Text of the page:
Germany, Bavaria, Günzburg, Miscellaneous City Records (FamilySearch Historical Records)Edit This Page
From FamilySearch Wiki
|This article describes a collection of historical records scheduled to become available at FamilySearch.org.|
Title in the Language of the Record
Deutschland, Bavaria, Günzburg, Archivgut, 1586-1921
This collection contains records from the city archives of Günzburg, Bavaria, Germany. These records include city directories, 1914-1957; marriage and residency applications, 1840-1890; emigration records, 1804-1890; citizen rolls, 1718-1890; cemetery records; land records, 1720-1790, 1826-1900; Jewish records, 1609-1618; purchase and marriage contracts, 1586-1808; and an index to documents, 1095-1900.
Many records in this collection are written in some variety of Gothic German handwriting or typeface and may be difficult to read even with basic knowledge of German. For help reading Gothic German, refer to German Script Tutorial.
Citation for This Collection
The following citation refers to the original source of the information published in FamilySearch.org Historical Record collections. Sources include the author, custodian, publisher and archive for the original records.
- City Archives of Günzburg. Germany, Bavaria, Günzburg, Miscellaneous City Records, 1586-1921. Günzburg City Archives, Bavaria, Germany.
|This image needs a translation.You can help by adding an English translation of the image. (Instructions)|
Key genealogical facts found in this collection may include:
- Names of primary individuals and their relatives
- Birth dates and places
- Dates of events such as births, marriages, or deaths
How to Use the Record
To search the collection you will need to follow this series of links:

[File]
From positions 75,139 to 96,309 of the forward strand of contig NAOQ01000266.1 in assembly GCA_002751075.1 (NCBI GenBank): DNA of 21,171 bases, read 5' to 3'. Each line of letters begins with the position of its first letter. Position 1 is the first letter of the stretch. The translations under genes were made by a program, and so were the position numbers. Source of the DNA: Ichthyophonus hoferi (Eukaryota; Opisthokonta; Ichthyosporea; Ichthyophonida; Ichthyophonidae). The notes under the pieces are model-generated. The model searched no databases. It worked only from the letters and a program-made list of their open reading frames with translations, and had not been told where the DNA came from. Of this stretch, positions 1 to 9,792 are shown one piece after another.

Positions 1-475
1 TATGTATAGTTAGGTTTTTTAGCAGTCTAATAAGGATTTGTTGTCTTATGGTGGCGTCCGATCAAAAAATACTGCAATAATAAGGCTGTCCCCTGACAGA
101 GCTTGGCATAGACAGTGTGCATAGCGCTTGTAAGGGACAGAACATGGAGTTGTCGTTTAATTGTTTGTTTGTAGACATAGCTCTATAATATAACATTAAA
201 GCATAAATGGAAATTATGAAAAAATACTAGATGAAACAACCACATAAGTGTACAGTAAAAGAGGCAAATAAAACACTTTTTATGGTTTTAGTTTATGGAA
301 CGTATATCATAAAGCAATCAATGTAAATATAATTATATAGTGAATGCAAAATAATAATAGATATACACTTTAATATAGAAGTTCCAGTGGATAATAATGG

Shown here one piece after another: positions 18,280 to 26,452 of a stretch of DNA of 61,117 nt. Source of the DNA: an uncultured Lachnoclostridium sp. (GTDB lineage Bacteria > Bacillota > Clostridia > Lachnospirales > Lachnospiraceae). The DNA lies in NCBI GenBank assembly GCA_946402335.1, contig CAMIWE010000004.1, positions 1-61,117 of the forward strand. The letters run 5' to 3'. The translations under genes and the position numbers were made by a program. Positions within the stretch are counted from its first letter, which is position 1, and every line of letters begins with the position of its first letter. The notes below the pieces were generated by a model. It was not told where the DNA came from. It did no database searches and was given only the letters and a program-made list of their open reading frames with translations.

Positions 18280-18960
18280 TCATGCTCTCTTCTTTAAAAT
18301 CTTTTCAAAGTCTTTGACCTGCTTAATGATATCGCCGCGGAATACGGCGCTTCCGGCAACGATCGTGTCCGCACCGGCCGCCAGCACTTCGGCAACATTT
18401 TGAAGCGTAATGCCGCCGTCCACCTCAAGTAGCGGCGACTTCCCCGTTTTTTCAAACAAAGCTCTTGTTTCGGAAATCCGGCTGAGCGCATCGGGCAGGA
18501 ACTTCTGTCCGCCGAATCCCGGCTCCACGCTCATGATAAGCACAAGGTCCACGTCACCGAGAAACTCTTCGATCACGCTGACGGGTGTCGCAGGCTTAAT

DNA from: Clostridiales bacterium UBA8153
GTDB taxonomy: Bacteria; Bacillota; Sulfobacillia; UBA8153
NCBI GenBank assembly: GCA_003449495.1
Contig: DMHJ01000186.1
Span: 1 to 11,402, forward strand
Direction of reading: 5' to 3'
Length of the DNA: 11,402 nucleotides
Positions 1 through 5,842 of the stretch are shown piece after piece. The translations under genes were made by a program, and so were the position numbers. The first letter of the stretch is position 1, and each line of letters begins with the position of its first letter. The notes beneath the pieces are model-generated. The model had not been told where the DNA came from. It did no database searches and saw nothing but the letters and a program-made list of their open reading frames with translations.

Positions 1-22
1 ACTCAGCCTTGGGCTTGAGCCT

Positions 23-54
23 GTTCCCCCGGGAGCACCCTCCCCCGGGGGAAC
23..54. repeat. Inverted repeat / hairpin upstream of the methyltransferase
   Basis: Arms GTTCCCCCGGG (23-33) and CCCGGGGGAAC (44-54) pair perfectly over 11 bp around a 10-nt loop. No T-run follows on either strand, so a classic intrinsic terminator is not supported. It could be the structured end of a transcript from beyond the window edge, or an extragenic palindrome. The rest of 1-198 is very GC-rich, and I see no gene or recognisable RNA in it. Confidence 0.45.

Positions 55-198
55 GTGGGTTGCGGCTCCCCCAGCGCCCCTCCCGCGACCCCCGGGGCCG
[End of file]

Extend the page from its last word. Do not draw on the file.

⇒ Select the "Browse" link in the initial search page
⇒ Select the " Quellengattung" category
⇒ Select the " Namensraum oder Beschreibung" category which takes you to the images
Look at the images one by one comparing the information you find with what you already know about your ancestors. You may need to compare the information about more than one person to determine who your ancestor is.
In order to find data in this collection, it will be necessary to know at least the name of the ancestor, the place of the event, and an approximate date. Some records have indexes at the end of the volume. Frequently, these indexes are arranged by the given name of the individual and sometimes use the Latin form of the name. Those volumes without indexes need to be searched chronologically for the individuals sought.
Begin your search by finding your ancestors in the index. Use the locator information in the index (such as page, entry, or certificate number) to locate your ancestors in the records. Compare the information in the record to what you already know about your ancestor to determine if this is the correct person. Be aware that as with any index, transcription errors may occur.
When you have located your ancestor’s record, carefully evaluate each piece of information about other people listed in the record. These pieces of information may give you new biographical details that can lead you to other records about your ancestors. For example:
- Use the birth or baptism date and place to find the family in census records.
- Use the residence and names of the parents to locate civil and land records.
- The father’s occupation can lead you to employment records, military records, or other types of records.
- The parents' places of origin can tell you former residences and can help to establish a migration pattern for the family.
- Marriage date and place may help find a couple's children.
- Burial place may also help you find a couple's migration pattern. It is often helpful to extract the information on all children with the same parents. If the surname is unusual, you may want to compile baptism entries for every person of the same surname and sort them into families based on the names of the parents.
Related Wiki Articles
Contributions to This Article
| We welcome user additions to FamilySearch Historical Records wiki articles. We are looking for additional information that will help readers understand the topic and better use the available records. We also need translations for collection titles and images in articles about records written in languages other than English. For specific needs, please visit WikiProject FamilySearch Records. |
Please follow these guidelines as you make changes. Thank you for any contributions you may provide.
Citing FamilySearch Historical Collections
When you copy information from a record, you should list where you found the information. This will help you or others to find the record again. It is also good to keep track of records where you did not find information, including the names of the people you looked for in the records.